This brings up another issue. Who was responsible for Jesus’ death? The Gospels tend to exonerate the Romans and make Jews responsible. But Jesus died on a cross, a typically Roman punishment, by order of Pontius Pilate, Roman prefect of Judea. The charge on the cross, “King of the Jews,” reveals that Pilate considered Jesus to be a political offender, one who challenged imperial authority.
When Jesus tipped over the tables in the temple, he was attacking the temple establishment. And to attack the local elite was to attack Roman order. Jesus had to be eliminated. So the Romans killed him, not the Jews. So we have wasted all these years being prejudiced against the Jews when we should have been prejudiced against the Italians! No, it is absurd to blame anyone except the Roman prefect and some members of the Jerusalem establishment for Jesus’ death. Yet we have not yet learned to retell the passion narrative to make sure this comes across.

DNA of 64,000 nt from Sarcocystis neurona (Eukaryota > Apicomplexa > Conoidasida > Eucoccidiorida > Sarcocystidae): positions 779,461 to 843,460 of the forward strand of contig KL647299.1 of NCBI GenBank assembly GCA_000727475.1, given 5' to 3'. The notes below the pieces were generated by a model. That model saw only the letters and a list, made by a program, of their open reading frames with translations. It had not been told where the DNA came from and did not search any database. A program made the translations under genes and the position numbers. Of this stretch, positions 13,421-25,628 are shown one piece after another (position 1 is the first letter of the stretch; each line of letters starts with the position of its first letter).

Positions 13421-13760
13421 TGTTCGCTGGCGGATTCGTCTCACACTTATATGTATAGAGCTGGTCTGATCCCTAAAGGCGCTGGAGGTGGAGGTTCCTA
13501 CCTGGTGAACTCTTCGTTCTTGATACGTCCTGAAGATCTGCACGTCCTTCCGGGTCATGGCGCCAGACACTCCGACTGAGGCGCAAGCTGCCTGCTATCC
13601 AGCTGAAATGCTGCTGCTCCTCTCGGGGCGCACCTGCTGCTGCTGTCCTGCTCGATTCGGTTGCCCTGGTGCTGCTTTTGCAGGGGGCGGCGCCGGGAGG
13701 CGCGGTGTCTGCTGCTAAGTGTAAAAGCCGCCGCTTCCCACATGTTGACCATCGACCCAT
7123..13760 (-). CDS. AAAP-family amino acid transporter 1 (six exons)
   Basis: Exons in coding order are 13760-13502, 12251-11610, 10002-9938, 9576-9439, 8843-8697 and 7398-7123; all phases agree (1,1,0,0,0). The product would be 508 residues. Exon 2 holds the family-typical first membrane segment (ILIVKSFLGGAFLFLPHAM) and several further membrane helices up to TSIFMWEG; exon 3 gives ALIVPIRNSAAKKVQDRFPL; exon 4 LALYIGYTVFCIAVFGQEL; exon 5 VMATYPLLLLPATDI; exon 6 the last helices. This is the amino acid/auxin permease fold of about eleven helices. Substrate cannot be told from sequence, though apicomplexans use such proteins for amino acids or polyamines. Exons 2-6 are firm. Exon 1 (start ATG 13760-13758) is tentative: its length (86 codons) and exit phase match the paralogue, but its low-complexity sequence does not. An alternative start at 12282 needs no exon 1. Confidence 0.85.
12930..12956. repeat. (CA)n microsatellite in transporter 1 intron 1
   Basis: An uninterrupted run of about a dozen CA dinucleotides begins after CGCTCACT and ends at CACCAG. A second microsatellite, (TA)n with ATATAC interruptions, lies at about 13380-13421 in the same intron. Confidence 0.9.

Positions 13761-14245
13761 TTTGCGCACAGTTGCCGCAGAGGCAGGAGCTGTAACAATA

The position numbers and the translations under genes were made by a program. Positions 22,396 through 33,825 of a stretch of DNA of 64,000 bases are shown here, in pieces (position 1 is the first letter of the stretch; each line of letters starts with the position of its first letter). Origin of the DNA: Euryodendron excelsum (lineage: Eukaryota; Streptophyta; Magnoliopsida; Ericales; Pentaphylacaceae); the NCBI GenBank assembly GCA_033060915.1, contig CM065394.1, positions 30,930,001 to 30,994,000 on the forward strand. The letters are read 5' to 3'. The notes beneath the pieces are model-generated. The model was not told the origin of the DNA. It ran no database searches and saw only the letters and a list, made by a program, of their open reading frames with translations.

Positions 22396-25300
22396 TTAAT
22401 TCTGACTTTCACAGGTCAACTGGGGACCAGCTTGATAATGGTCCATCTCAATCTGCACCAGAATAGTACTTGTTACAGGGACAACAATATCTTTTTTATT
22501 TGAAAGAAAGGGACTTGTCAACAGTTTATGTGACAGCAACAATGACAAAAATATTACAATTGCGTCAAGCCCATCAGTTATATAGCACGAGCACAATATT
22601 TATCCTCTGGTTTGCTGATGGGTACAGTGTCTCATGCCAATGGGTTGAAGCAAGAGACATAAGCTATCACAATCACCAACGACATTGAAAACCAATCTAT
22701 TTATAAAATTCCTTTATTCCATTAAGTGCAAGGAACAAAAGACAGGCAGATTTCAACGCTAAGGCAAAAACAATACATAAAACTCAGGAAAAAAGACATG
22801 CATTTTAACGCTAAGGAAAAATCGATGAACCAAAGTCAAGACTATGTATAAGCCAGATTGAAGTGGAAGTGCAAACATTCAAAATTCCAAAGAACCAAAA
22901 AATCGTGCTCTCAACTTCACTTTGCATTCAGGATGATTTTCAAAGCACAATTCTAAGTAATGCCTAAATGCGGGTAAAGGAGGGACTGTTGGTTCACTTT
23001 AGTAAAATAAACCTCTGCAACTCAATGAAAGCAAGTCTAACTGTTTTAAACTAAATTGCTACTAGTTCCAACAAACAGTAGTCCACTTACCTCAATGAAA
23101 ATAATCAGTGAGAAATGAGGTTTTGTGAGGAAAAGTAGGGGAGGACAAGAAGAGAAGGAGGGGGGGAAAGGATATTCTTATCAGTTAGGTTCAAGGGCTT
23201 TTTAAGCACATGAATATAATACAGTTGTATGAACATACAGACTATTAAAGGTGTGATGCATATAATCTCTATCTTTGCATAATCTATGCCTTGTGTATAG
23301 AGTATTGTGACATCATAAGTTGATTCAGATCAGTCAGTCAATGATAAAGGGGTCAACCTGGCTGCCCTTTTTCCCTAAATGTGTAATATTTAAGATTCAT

The movie “The Passion of the Christ” presents the horrible image of Jesus being raised on the cross. As we see that, we all contextualize it in some way. As the literary theorist Wolfgang Iser says, texts (including movies) have gaps in them. Readers or viewers fill in the gaps. They supply information to complete the picture, usually without reflecting on it. Given the traditional place of the atonement in Christian theology, we probably think of Jesus’ crucifixion as unique and focus on his suffering and death as salvific. I’m not arguing against that here, but it is incomplete, to say the least.
After studying late Second Temple Judaism, I fill in the gaps differently, in a way that highlights the historical context of the crucifixion. First, of course, there is the unfortunate tendency, present in the Gospels and increased in the movie, to blame the Jews and exonerate the Romans. Second, Romans were not particularly sensitive to Jewish concerns. Not only did they demand tribute and taxes, they trampled on Jewish religion. When Jews protested, they often called down Roman repression on their heads.